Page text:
Stock Market

When shares of Trump Media (NASDAQ:DJT) began trading under its new ticker on Tuesday, traditional media outlets could hardly understand the stock’s 50% rise. How could a loss-making firm in a cut-throat industry become worth almost $10 billion overnight?

Short sellers have also sensed blood. According to Fintel.io, a financial data provider, virtually all available DJT shares have been sold short. Borrowing fees currently stand at over 210%, making it the most expensive U.S. company to short sell.

Both sides, however, could be in for a surprise. Over the past several weeks, trading in DJT’s call options has surged. On Monday alone, over 60,000 out-of-the-money bullish options traded hands. Though Trump Media appears to have no clear path to profitability, shares could still rise to $100 or more on a gamma squeeze.

Short seller beware… Trump Media’s true believers (and its speculators) could send the stock to the moon.

DJT Stock: What Is a Gamma Squeeze?

Gamma squeezes happen when stock prices suddenly rise quickly, forcing options market makers to buy shares to hedge their positions. This is why AMC Entertainment (NYSE:AMC) rose to record highs in 2021 and potentially why Nvidia (NASDAQ:NVDA) is doing the same today.

That’s because options market makers are primarily interested in earning commission fees, not betting on a stock’s direction. So, for every call option they sell, these traders typically buy an equivalent number of shares to hedge their bets. (The exact ratio needed is known as the “delta”). If shares go up, rising stock prices offset the falling value of short calls. And when stocks fall, the premium from selling options offsets the loss.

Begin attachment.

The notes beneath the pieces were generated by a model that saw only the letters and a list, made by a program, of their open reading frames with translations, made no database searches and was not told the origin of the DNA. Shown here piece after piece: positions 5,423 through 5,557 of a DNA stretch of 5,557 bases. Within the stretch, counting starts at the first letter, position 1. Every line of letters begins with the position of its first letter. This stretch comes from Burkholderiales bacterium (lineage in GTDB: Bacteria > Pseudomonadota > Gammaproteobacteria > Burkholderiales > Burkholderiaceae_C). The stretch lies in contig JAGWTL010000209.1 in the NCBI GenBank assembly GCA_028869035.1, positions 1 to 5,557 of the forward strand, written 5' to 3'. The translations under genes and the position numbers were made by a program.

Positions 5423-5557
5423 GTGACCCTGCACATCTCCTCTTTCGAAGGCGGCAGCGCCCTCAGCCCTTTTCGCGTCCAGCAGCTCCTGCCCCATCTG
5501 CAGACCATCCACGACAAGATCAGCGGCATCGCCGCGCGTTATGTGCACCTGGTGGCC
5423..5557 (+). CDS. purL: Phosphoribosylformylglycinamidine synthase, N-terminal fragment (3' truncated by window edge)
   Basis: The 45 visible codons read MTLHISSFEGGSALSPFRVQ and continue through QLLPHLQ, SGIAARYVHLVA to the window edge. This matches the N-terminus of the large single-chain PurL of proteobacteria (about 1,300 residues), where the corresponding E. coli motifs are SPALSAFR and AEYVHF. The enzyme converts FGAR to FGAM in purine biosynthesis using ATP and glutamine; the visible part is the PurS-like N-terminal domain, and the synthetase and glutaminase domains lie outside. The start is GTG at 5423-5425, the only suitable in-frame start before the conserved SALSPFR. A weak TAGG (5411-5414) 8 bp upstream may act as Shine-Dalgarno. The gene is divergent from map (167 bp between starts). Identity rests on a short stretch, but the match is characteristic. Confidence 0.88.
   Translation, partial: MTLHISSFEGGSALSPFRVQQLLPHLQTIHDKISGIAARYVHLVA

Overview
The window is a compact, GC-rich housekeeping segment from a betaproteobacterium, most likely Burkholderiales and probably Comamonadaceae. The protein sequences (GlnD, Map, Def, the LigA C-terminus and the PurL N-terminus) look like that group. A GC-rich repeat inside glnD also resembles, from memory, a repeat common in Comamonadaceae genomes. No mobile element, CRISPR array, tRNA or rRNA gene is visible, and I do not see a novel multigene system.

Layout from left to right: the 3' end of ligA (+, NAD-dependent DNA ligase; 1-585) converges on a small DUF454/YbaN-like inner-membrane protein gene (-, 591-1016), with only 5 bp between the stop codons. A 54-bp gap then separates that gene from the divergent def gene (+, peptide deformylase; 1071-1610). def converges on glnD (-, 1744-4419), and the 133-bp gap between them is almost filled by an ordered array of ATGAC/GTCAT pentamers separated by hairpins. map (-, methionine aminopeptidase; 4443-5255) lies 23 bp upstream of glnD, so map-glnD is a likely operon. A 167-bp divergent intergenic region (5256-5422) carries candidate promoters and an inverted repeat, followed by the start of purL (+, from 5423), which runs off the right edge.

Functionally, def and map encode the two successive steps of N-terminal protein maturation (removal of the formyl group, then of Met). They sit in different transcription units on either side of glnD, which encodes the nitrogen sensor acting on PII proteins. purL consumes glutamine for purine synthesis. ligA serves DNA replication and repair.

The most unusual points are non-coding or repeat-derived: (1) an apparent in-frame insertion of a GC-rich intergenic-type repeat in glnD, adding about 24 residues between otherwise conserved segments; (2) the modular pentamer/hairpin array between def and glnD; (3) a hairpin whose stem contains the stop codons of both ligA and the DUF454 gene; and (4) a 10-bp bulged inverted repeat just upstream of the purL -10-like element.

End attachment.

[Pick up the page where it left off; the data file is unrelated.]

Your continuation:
Ordinarily, this system works incredibly well. Large firms like Apple (NASDAQ:AAPL) will see hundreds of thousands of option contracts traded daily with virtually no impact on the stock’s underlying price.

However, out-of-the-money (OOM) options can occasionally trigger a self-fulling effect. Rising stock prices increase an OOM option’s “delta,” and the speed of this change (known as “gamma”) peaks as the underlying stock price converges with the option’s strike price. That means rising stock prices force options market makers to buy more stock, which causes higher stock prices, and so on at an accelerating rate. At a certain point, stocks can end up with a “gamma squeeze,” where rising share prices trigger out-of-control buying.

An Example from DJT

Let’s consider a concrete example. On Monday, Trump Media’s $85 call options traded at $1.40, while a $90 call option traded at $1.10. ($85 calls pay out if share prices rise above $85, and $90 calls do so at $90 or above).

The price difference between these two contracts is 30 cents. So, any market maker selling a $90 contract will hedge their bets so that every $5 increase in DJT’s stock price (the difference between $90 and $85) comes out to 30 cents, or $30 per 100-share contract.

In this case, the market maker buys 6 shares of DJT for every 100-share contract, eliminating their risk of rising stock prices. (A $5 increase of 6 shares gives the market maker a $30 profit to offset the loss from the option).

DWAC options prices as of March 25. Source: Yahoo Finance

However, as DJT rises in price, so too does the “delta.” Using the same price data above, the price difference between $50 and $55 options increases to $1.19, or $119 per 100-share contract. In other words, an option close to the money now requires market makers to buy 23.8 shares (119 divided by 5) to offset a $5 gain.

This can cause a cascading effect. A market maker that initially bought 6 shares to offset a $90 option will find themselves buying even more stock as prices go up. And as “gamma” peaks, so too does the rate that hedgers need to buy.

The Trump Effect